Finding opportunity in the search for talent

Written by: Anj Popat is Associate Director at Tile Hill
Published on: 22 Sep 2022

Your people are an essential ingredient to your success as an organisation. This is true across all sectors. But local government is currently experiencing a high turnover. Why? In so many ways the public sector took the brunt of Covid-19 – for two years professionals across the sector were leading frontline service delivery through the pandemic, selflessly serving society at the risk of their health both physically and mentally, with many suffering severe burnout.

What does this mean for the public sector now? As we have all been reading, there is a significant shortage of talent across the sector, a result of many factors including the great resignation. Now more than ever, people are highly discerning about what they want from work and how this impacts their work/life balance. Additionally, people demand workplaces with an inclusive environment and are wanting to work for organisations that align with their values. Above all, people want their work to have meaning, which means working for an employer that creates a sense of purpose. For local authorities and the wider public sector this represents a massive opportunity.

The role of HR is pivotal within this, not simply in an operational sense, but also strategically, in appointing and engaging leaders who understand organisational design and development, who know how to build inclusive cultures centred around employee wellbeing and diversity and inclusion, and who can do this through an empathetic and commercial lens. Strategic HR leaders play a big part in the attraction and retention of the workforce.

For most local authority chief executives and directors reading this the need for HR leaders is not breaking news. Demand for financially astute OD experts is skyrocketing. There is a real appetite for HR leaders who can think outside the box, who can act as business partners to the CEO, and who can work in an advisory capacity with other senior leaders.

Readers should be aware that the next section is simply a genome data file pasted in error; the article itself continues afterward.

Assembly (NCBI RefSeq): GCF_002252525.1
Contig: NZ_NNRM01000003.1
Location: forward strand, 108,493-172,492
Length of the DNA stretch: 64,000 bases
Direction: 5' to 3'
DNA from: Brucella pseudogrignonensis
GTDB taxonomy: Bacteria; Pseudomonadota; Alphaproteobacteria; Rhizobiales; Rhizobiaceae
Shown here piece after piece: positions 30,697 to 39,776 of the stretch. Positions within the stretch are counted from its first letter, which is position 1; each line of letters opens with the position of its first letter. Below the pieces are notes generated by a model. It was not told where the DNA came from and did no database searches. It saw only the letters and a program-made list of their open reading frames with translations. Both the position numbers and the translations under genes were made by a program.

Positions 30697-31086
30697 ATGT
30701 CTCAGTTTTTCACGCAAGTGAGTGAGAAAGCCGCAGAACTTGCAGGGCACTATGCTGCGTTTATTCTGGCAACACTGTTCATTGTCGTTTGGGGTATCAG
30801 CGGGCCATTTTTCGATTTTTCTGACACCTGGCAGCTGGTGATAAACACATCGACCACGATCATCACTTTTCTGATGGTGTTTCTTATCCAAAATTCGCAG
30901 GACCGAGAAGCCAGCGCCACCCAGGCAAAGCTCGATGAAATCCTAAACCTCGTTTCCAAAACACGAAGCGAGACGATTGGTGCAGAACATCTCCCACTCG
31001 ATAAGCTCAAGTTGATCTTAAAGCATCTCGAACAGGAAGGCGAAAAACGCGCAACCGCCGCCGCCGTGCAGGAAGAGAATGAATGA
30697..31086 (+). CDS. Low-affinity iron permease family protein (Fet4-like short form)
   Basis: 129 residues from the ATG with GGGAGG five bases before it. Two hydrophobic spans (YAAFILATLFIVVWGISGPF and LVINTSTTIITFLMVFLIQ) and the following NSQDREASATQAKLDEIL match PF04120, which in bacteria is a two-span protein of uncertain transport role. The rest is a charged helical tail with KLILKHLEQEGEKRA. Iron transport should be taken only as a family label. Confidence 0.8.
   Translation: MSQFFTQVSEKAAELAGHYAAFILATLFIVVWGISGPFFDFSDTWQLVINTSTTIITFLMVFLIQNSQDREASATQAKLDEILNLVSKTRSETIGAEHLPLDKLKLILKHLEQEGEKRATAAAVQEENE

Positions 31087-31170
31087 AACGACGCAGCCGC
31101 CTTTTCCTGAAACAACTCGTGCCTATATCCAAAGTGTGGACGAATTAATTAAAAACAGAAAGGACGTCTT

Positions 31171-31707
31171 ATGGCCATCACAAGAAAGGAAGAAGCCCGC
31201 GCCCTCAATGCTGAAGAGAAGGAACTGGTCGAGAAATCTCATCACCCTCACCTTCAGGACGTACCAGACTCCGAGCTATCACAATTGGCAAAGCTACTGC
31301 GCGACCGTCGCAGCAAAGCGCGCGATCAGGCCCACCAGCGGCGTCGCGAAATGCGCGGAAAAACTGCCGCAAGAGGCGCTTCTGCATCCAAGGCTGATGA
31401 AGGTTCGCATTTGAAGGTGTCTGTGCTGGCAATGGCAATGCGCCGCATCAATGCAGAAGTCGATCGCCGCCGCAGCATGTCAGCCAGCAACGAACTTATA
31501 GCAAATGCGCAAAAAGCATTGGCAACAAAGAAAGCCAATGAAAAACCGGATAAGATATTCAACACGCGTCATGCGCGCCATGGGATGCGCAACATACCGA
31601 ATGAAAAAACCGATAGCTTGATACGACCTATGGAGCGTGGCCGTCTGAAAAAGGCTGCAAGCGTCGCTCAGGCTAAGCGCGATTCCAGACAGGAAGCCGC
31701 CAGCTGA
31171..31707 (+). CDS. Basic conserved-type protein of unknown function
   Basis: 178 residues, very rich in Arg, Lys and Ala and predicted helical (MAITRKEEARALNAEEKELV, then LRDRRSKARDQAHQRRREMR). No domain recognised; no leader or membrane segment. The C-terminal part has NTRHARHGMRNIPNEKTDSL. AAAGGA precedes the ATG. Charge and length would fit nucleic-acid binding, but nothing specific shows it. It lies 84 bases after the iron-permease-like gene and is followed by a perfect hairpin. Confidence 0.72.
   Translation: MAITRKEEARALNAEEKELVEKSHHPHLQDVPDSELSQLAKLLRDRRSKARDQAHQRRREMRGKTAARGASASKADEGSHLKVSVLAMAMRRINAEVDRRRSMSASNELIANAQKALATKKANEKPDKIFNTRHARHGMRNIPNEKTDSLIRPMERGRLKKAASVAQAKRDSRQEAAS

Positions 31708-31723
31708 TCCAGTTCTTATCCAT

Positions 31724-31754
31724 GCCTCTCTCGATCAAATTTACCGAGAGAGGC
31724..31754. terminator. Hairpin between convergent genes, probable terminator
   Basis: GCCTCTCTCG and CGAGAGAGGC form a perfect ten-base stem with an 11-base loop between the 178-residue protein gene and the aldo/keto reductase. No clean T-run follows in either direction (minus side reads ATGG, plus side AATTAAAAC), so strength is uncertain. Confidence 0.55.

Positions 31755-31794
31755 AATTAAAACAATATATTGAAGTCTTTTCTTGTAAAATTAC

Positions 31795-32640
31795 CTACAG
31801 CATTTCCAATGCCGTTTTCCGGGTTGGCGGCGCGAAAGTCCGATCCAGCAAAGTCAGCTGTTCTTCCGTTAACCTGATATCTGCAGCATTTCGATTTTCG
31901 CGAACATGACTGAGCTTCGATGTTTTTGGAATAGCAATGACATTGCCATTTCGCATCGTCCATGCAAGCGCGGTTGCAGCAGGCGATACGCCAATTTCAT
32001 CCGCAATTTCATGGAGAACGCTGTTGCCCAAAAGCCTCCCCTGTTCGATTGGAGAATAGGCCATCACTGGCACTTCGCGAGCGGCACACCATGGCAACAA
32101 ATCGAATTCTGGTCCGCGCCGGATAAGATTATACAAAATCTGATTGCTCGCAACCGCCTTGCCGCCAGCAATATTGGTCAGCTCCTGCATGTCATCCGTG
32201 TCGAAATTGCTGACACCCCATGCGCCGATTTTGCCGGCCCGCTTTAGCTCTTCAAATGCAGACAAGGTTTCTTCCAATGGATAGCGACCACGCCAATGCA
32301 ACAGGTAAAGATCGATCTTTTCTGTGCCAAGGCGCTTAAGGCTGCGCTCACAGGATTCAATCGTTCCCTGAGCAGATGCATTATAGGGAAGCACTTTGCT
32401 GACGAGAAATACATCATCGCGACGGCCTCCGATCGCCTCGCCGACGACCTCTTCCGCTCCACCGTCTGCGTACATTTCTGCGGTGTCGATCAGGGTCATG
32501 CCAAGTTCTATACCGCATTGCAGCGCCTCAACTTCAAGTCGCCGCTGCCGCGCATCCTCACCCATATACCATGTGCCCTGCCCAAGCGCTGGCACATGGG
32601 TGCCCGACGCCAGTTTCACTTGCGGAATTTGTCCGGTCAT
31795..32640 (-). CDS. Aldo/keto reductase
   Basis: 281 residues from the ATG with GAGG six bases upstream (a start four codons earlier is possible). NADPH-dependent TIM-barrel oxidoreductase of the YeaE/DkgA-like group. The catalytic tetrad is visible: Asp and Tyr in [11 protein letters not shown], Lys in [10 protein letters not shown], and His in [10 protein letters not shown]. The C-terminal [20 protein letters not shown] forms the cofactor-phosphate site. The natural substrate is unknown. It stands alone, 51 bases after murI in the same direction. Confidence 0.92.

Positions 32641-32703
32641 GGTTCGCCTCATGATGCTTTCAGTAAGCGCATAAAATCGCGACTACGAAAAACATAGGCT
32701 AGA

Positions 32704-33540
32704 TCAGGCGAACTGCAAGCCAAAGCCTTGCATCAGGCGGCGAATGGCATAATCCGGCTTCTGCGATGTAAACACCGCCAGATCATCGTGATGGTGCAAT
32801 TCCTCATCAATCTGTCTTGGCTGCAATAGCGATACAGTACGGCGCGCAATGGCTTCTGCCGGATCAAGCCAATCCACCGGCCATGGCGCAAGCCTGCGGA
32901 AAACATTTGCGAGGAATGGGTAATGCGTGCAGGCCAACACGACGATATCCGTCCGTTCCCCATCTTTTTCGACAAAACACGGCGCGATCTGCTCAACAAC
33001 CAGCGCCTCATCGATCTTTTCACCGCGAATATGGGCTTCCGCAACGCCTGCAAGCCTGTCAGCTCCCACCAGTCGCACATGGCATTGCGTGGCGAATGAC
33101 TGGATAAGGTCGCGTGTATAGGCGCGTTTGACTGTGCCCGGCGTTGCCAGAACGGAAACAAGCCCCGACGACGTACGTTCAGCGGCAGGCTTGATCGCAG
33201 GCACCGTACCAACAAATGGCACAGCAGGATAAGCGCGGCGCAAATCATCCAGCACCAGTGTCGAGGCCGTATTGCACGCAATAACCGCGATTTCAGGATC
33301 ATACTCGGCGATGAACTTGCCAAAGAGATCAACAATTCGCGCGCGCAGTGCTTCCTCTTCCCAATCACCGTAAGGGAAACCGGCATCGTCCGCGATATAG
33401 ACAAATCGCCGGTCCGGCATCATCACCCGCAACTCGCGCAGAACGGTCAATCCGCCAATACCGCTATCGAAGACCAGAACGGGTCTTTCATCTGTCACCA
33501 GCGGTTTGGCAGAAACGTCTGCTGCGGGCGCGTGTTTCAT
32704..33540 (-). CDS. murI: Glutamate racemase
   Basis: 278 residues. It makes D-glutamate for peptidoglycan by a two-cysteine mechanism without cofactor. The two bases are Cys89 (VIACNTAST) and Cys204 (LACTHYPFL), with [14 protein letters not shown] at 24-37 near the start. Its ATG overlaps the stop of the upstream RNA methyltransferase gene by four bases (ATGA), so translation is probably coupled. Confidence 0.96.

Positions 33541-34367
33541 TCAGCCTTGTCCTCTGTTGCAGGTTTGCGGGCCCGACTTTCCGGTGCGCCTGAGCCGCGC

Unfortunately, the number of HR professionals with the capability to embed and communicate this throughout the organisation, both internally and externally, with a public sector background, are reducing in number. There is a talent shortage of strategic HR leaders in the public sector, specifically in the interim market where we have seen many potential interims either leave the sector entirely or choosing to work in more of an advisory capacity

How do we combat this? Through leadership development. Encouraging and facilitating existing talent to move up through development programmes, leadership mentoring, and even functional secondments, creates a talent pool internally. It also demonstrates a clear career path for junior employees and signals a future for young professionals within the organisation, which helps retain and attract the best talent. 

Selling the story of local government is invaluable when attracting HR leaders by highlighting a genuine value proposition. And fortunately for the sector this doesn’t need to be an uphill battle. Local authorities are in a unique position when it comes to this. In all walks of the public sector, work has purpose and meaning. While you may not be able to compete from a remuneration perspective with the private sector, a local authority’s impact on the local area, and goals for bettering the lives of local people, must shine in everything from the job description, through every touch point in a recruitment process.

Where talent shortages are particularly acute, consider interim capability. A top flight interim HR director or OD leader will create a long-term, sustainable strategy for attracting and retaining employees. They bring heavy-weight skillsets with broad experience of other organisations including from outside of the sector, and most notably, will not only create the plan, but implement it as well, going beyond simply ‘consulting’. Crucially for local authorities, the best interims aim to transfer their skills, which means teams benefit from upskilling and are able to carry out strategic plans well after an interim assignment has ended. 

Finally, working with recruitment partners is the most effective way of broadening your reach. More so than ever, talent is hard to find. With a turbulent economic period ahead, people will naturally be cautious about big moves. This is compounded for employers with a ‘candidate-led’ market where individuals have choice of where they take their career, it means working even harder to stand out and attract the best people to your organisation. However, the talent is out there, and will consider new opportunities if the pitch is right. Working with a proven recruiter means gaining access to an established network and working with people who understand the individuals in it.

Local government faces a challenging HR talent landscape. But if approached correctly it can create workplaces that attract and retain a truly diverse and sustainable workforce.

Anj Popat is Associate Director at Tile Hill